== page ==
Coupled with the types of losses that can be incurred due to a cyber event, businesses should also be aware of the scenarios most likely to cause this financial damage. Because each scenario results in unique implications, if assessed beforehand, stakeholders can be more prepared financially.
The more detailed an organization’s understanding of the various expenses it may face, the more likely it is to remain resilient. With that in mind, the top nine cyber risk scenarios that can lead to financial loss are:
If your organization experiences a data breach, the situation can quickly get expensive. While data breaches are often thought of as malicious, they can also occur because an employee accidentally leaked or exposed sensitive data. Ultimately, a data breach constitutes any event during which private company information is obtained, viewed, or extracted.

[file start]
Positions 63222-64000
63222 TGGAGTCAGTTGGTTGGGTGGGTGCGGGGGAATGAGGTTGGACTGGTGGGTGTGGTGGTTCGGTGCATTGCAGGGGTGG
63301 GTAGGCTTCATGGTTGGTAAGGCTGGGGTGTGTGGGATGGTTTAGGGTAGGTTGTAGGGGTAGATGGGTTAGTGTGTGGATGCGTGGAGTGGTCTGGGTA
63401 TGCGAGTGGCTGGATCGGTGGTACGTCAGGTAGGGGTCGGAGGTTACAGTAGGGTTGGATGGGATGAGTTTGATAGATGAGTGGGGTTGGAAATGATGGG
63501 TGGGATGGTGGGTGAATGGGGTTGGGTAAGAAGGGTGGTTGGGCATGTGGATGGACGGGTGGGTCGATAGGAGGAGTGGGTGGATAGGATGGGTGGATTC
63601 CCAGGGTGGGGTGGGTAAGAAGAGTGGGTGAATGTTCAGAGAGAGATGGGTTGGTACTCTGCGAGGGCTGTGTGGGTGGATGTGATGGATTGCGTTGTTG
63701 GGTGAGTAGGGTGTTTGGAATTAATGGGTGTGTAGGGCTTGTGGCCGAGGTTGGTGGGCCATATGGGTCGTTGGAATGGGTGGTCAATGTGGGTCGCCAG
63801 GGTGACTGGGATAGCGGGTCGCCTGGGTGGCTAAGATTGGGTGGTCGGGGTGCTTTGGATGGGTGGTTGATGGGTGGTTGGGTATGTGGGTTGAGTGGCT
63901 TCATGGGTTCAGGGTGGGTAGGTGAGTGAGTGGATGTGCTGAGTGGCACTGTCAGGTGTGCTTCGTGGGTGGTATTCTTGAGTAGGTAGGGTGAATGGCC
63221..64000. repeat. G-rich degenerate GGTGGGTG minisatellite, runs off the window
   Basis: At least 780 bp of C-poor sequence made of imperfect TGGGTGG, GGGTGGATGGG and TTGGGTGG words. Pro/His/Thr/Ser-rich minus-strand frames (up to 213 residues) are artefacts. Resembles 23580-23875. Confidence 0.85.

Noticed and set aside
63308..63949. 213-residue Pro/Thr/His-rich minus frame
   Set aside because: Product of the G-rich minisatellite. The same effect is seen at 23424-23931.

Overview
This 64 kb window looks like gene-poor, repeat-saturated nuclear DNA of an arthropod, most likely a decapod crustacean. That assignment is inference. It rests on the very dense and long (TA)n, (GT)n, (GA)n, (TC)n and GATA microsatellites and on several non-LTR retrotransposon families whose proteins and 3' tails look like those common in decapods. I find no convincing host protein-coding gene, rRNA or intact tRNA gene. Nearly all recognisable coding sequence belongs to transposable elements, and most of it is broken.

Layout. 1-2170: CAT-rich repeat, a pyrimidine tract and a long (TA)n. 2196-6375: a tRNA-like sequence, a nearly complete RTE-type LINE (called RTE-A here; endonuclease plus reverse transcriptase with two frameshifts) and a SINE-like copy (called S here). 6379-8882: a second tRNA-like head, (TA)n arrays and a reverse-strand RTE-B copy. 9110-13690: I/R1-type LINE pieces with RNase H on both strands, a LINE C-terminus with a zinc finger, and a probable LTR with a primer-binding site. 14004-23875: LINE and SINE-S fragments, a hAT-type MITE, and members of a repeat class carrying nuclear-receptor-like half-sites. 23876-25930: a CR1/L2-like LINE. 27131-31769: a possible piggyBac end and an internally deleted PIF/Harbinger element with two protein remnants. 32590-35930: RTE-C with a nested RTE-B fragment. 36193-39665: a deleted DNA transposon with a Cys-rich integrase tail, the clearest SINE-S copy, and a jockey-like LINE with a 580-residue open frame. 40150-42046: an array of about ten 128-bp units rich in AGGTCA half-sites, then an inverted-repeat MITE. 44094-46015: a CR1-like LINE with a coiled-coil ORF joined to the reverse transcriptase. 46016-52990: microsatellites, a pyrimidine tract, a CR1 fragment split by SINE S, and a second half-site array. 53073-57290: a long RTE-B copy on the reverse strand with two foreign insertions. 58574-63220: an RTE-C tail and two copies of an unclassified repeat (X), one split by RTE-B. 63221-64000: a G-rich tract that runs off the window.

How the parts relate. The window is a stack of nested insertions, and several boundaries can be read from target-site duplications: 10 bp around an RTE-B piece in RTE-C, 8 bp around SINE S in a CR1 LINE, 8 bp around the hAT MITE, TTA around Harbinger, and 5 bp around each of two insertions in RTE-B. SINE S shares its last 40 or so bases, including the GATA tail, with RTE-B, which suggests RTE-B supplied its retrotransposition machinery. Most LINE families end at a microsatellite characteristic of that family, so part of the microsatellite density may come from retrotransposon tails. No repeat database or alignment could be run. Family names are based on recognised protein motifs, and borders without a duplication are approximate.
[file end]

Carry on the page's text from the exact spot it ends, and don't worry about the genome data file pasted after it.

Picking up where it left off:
From remediating the attack to notifying affected parties to facing compliance penalties or fines, there can be many different types of costs associated with a data breach. On average, data breaches in 2023 cost $4.45 million, up 15% since 2020, and, based on the trend, there’s no reason to believe the costs will ebb anytime soon.
The expense categories can vary widely depending on factors such as the type of data an organization holds and the scope of the attack. Although there are financial impacts, like remediation, that are common to all data breaches, it would be more valuable to conduct financial cyber risk quantification (CRQ), offering you insights into the specific consequences for your organization.